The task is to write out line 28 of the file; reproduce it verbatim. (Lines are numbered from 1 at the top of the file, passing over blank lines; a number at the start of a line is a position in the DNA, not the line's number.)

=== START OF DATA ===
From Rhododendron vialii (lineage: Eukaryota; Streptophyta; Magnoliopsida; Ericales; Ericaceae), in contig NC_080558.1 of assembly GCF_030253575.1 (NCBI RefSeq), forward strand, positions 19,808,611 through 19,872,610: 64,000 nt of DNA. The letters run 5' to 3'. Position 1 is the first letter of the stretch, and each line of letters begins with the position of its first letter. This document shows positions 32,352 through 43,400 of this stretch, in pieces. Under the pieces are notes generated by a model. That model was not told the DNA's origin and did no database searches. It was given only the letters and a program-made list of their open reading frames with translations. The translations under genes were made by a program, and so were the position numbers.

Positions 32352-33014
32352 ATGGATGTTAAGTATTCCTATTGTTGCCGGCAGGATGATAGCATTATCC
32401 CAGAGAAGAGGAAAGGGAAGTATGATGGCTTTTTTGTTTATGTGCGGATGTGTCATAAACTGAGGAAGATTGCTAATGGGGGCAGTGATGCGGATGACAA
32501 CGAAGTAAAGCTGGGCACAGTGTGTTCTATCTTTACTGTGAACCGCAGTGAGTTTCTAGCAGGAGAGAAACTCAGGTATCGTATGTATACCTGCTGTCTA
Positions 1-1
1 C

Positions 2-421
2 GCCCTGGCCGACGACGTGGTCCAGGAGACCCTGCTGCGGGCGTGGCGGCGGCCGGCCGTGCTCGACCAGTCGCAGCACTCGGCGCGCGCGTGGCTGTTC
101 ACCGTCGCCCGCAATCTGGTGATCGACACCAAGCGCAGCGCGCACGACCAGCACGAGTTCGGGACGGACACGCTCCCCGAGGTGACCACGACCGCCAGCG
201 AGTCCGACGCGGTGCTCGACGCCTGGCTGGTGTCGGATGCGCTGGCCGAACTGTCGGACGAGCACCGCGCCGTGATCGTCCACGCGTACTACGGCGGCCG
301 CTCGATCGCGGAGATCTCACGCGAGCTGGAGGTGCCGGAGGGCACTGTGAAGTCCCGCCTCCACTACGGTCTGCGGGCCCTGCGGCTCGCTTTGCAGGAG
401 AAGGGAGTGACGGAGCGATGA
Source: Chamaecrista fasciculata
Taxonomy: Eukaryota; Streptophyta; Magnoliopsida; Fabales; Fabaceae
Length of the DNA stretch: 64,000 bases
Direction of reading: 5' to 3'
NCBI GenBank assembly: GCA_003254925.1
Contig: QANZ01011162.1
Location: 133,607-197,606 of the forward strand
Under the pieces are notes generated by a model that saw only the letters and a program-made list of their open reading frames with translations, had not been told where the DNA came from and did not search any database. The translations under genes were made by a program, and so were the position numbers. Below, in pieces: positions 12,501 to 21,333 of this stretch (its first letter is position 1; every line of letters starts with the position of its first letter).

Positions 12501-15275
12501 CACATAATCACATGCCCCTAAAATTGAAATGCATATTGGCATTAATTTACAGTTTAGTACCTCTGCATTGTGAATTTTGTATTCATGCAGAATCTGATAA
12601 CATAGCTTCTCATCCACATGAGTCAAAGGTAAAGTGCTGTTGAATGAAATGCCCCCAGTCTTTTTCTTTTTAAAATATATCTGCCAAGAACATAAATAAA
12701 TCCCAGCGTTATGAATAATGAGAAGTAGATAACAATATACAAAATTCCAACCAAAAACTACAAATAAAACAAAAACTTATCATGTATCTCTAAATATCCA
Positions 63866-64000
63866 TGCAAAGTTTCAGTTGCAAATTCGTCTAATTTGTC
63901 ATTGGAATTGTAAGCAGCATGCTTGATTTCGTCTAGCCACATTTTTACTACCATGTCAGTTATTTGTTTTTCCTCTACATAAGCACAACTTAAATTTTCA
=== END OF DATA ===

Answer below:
63901 ATTGGAATTGTAAGCAGCATGCTTGATTTCGTCTAGCCACATTTTTACTACCATGTCAGTTATTTGTTTTTCCTCTACATAAGCACAACTTAAATTTTCA